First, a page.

How to Treat Your Man is a late-night talk show hosted by ladies’ man Minky Carmichael (Short), who offers advice to women on “How to get a man AND KEEP HIS ASS!” He holds court over his female audience until an ex of his stands up and reveals some strange and disturbing details on his penis. A classic energetic performance from Short that sees him flailing about like his life depends on it.

The show wraps with a trailer for Father of the Bride Part 8, in which Martin’s desperate character bemoans having to pay for yet another “expensive, Nancy Meyers-style wedding”. Short is back as over-the-top wedding planner Franck, while Kieran Culkin reprises his role as the baby brother, now all grown-up and dealing with prostate issues. Gomez also shows up as herself.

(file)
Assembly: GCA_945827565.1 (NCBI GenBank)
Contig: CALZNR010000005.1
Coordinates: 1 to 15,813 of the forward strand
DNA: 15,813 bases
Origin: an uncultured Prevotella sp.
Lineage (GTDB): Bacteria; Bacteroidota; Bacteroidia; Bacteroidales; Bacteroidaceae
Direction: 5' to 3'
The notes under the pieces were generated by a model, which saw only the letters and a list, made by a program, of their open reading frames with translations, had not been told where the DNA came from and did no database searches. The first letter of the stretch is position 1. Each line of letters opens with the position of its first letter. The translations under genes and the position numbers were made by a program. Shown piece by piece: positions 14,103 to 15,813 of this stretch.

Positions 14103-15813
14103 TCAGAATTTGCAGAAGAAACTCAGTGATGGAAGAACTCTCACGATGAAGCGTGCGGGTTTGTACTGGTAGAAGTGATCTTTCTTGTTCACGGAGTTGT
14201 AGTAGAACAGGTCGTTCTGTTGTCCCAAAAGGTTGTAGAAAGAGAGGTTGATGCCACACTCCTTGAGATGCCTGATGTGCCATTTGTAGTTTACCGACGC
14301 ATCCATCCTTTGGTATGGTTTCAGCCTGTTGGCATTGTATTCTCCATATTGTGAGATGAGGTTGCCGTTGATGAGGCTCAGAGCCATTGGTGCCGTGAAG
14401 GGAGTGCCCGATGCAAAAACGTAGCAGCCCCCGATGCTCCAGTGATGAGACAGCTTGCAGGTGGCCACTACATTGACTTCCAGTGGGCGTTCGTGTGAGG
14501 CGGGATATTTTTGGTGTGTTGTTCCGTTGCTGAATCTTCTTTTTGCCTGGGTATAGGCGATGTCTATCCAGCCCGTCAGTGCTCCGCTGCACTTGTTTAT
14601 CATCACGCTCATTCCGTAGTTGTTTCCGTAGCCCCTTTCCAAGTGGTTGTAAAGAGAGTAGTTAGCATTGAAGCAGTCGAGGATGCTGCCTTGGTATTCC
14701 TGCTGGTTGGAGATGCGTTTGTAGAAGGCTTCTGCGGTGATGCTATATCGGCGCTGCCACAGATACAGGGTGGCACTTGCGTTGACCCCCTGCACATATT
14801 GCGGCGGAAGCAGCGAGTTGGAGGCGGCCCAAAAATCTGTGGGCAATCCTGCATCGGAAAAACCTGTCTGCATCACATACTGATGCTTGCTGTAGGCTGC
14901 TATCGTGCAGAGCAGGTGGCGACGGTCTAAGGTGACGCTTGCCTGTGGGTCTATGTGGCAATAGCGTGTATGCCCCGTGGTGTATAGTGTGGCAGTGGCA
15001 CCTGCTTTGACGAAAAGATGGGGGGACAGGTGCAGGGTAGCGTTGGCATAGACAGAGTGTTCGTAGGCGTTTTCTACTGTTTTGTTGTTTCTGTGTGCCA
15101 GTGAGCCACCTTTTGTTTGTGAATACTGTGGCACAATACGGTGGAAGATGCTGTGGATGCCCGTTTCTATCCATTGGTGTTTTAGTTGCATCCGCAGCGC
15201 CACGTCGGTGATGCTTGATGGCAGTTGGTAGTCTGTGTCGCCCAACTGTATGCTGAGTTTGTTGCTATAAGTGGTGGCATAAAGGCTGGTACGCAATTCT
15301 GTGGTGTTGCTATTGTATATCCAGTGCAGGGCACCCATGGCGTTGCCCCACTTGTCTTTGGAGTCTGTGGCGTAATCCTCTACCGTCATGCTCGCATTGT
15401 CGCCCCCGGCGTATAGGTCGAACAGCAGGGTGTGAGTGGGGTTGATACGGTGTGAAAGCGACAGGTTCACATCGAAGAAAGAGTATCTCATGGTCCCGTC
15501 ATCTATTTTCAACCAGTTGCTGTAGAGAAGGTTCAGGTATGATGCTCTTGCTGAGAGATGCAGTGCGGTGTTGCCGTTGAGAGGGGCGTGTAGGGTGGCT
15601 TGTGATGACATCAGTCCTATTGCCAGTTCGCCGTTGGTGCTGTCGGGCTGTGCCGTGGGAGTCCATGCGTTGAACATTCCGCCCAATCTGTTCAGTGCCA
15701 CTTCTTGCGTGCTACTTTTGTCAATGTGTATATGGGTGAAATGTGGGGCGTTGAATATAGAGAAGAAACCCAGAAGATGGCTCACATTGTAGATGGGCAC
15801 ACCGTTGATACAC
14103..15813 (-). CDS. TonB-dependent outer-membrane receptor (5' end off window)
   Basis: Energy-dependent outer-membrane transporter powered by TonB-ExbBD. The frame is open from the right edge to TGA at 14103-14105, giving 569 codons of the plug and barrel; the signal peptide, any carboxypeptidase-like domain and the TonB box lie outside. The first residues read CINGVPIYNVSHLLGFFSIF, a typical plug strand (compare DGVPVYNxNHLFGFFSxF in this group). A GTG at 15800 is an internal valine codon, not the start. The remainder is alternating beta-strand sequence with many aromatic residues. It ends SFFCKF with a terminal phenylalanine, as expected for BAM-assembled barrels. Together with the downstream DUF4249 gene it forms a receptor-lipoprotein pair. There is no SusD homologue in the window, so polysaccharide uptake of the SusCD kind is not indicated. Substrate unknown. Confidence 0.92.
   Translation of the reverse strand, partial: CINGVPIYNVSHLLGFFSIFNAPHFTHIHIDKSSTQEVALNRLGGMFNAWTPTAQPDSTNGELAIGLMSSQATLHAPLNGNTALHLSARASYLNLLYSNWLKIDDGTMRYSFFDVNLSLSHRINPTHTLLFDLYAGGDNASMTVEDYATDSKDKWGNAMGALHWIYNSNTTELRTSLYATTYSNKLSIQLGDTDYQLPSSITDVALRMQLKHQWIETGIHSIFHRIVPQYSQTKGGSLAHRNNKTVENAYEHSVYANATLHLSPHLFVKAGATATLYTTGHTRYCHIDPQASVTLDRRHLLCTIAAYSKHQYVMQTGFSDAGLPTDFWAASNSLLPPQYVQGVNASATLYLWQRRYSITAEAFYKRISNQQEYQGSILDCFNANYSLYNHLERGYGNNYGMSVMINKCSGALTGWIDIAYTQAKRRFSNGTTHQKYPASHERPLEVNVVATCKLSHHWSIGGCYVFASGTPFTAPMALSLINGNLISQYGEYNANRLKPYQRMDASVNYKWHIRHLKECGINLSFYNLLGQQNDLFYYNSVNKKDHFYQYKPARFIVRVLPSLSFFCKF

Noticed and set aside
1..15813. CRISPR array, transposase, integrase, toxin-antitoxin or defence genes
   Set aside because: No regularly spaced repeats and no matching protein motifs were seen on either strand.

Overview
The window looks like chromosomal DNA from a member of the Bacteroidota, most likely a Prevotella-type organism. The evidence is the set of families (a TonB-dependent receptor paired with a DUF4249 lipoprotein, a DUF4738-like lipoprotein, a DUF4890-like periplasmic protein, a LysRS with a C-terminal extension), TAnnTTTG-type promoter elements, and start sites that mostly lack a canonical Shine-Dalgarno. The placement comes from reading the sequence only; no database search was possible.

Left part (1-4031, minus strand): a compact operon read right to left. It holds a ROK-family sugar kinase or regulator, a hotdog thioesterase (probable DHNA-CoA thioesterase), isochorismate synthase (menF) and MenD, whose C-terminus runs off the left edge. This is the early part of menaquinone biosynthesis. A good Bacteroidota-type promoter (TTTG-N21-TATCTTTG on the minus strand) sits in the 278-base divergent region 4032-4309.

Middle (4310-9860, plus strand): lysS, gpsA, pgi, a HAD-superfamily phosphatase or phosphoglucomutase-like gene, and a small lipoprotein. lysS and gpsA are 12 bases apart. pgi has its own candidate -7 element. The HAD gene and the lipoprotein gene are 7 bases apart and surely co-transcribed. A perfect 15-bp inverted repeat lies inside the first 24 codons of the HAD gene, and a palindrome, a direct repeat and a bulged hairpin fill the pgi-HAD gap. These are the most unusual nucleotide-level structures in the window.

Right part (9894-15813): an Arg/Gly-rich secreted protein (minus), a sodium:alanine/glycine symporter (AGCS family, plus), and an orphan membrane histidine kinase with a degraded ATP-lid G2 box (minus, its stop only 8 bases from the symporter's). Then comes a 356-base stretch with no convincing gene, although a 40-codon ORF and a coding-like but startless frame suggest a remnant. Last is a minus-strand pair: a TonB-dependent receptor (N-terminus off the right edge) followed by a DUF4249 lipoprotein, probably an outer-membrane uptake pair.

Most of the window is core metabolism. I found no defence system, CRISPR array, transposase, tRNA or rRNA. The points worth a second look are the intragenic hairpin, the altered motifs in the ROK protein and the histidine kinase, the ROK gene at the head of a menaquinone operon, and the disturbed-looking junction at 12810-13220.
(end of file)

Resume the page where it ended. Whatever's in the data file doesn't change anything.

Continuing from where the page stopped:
While sure to provide a nice bit of nostalgia for people who grew up on Martin’s Father of the Bride, you must wonder what SNL is thinking bringing Martin, Short and Gomez together to parody a couple of movies that are nearly 30 years old, rather than the popular show they are currently starring in. Saturday Night Live’s refusal to center sketches around the projects their hosts are there to promote has been a noticeable and baffling trend over the last several seasons, and one can’t help but feel it speaks to an inherent laziness in the writing and production.

Regardless, this was a fun episode, and while it doesn’t rank among either Martin or Short’s best work on the show, it does sit near the top of the season thus far.